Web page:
While our sample size is too small to permit statistical comparisons across subgroups, our pilot data are suggestive of high levels of effectiveness among Hispanics and other individuals who speak Spanish. Notably, among Auto Clinic patients, the highest rate of fecal testing was found among those who had 6 or more clinic visits; this suggests that personal interactions with a provider in addition to the mailed program may serve to reinforce the importance of screening. This finding is consistent with data from Liles et al. in a study that enrolled patients at Kaiser Permanente Northwest .
Our pilot program has some limitations that we plan to address in the larger multi-site study. Our inclusion and exclusion criteria rely on EHR data, and we could not verify the accuracy of colonoscopy receipt, raising the possibility that our intervention was delivered to patients who were ineligible due to recent colorectal-cancer screening. Nevertheless, a minority of patients opted out (n = 8), and only 3 opted out because of prior testing. We plan to address this by conducting a robust validation of EHR codes used for our inclusion and exclusion of participants for the larger study. We also plan to enhance the capture of colorectal-cancer screening in EHR-based tools for tracking outside screening events (called Health Maintenance in Epic). Our feasibility assessment relied on quantitative data only; we plan to report separately on feasibility considerations based on qualitative interviews with providers and patients. Moreover, we report no data on the cost of providing affordable testing and follow-up care for patients in this setting, which may drive feasibility and sustainability over time.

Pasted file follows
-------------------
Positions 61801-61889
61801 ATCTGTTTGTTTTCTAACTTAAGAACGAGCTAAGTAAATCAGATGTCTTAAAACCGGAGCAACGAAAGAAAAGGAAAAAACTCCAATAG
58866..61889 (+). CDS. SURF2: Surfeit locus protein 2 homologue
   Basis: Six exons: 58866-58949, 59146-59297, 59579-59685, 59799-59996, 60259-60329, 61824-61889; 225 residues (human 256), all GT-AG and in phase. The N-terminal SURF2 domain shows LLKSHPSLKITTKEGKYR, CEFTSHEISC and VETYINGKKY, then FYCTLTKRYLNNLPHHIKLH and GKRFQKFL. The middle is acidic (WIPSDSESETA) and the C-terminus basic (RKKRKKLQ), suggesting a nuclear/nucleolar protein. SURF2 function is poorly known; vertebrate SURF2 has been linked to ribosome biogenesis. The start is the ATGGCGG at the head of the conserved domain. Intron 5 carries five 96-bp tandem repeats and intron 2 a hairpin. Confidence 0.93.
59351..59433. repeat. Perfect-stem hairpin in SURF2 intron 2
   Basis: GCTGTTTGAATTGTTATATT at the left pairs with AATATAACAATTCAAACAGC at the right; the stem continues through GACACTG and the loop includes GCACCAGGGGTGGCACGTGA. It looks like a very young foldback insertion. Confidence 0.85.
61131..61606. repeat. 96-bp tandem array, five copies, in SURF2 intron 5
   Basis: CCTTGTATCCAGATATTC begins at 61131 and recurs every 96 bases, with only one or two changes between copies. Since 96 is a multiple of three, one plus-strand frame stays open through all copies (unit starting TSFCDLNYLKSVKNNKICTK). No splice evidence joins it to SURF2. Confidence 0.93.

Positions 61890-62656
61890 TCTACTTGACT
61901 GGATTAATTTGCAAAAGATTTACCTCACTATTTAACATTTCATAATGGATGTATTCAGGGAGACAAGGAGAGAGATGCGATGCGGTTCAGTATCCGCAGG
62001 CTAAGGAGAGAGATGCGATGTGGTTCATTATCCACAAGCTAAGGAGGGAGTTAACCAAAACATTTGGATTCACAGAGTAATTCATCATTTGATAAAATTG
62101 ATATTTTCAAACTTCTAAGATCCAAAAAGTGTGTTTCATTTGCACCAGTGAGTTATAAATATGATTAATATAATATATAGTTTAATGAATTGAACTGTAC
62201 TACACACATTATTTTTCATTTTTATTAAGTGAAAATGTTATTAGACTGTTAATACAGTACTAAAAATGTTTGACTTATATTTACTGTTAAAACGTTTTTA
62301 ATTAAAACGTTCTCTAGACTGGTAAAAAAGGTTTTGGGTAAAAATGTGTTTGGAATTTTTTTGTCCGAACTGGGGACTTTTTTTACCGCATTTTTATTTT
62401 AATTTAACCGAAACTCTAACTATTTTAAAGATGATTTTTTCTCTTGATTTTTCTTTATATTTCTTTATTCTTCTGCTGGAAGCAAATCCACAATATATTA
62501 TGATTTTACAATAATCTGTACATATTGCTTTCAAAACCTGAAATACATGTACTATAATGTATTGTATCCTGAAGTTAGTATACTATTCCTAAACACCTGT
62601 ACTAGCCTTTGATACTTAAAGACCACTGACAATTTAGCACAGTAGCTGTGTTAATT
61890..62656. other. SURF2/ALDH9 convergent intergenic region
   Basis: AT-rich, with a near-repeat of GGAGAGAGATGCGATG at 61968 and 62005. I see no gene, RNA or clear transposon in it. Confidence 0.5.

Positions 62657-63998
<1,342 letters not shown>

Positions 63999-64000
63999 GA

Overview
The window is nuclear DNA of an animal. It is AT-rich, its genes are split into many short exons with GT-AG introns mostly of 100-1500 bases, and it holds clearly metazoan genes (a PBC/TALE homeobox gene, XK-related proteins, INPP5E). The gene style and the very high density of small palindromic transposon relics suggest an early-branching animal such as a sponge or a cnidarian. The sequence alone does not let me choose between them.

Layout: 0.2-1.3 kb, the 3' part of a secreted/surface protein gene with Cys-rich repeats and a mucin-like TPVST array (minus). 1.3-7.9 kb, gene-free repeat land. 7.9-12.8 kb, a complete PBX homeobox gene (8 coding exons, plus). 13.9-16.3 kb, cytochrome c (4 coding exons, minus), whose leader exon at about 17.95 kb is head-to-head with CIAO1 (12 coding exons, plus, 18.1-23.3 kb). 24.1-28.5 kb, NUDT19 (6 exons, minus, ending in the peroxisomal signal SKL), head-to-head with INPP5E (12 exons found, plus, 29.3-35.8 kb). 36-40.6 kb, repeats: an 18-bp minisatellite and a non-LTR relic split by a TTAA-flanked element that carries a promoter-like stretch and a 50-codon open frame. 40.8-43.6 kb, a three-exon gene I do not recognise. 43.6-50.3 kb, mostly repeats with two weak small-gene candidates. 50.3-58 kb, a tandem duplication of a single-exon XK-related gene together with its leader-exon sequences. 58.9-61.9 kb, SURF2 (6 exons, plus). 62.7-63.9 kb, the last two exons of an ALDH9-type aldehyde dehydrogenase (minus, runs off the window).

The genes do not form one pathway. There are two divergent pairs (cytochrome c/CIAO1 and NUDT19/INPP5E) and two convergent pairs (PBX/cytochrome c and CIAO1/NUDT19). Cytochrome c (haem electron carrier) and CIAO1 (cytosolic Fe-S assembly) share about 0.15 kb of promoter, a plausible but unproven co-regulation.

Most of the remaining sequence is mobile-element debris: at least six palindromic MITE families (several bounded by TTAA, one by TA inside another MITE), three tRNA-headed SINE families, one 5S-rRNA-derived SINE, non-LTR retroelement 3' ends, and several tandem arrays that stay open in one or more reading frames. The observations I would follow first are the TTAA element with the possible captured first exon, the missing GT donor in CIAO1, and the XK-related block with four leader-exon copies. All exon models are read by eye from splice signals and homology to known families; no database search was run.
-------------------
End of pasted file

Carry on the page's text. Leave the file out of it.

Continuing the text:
The small size and non-random nature of our sample limit the interpretation of our findings. Intervention effects are inextricably confounded with clinic effects, and the interventions were delivered only to patients in the practices of a single team (2–3 providers and their support staff of a registered nurse, patient care coordinator, and team assistant processing referrals) in each clinic. The patient panels appeared to differ with regard to the proportions that were excluded because of prior colorectal-cancer screening and other factors. These providers volunteered for the intervention and may have been more willing to involve their staff in conducting follow-up calls than providers in the clinic as a whole. Nevertheless, because the 3-sample gFOBT cards, and not the FIT, were offered during clinic encounters as part of usual care, we could easily discern that our findings were not impacted by more frequent recommendations for screening during clinic encounters. Nevertheless, the differences in screening probabilities between intervention and usual-care clinics were striking and we will use them to help inform power calculations for the larger study.
Our pilot provided some important information that will inform the design of a large-scale pragmatic study to test the effectiveness of the program in multiple safety-net clinics. We report successful implementation, high reach for mailed components, moderate reach for telephone components, and high effectiveness for both interventions. We were also able to successfully embed our registry tools into the EHR, and use real-time data to identify patients eligible for each intervention step.
These findings, as well as findings from on-going analysis of qualitative interviews with patients and providers, will inform several aspects of a planned multi-clinic study that will enroll a broad range of patients. Specifically, our preliminary estimates of effectiveness suggest that additional telephone-based outreach may not be needed. Further exploration of how a variety of factors may influence preventive services use may be needed to inform further refinements to the program.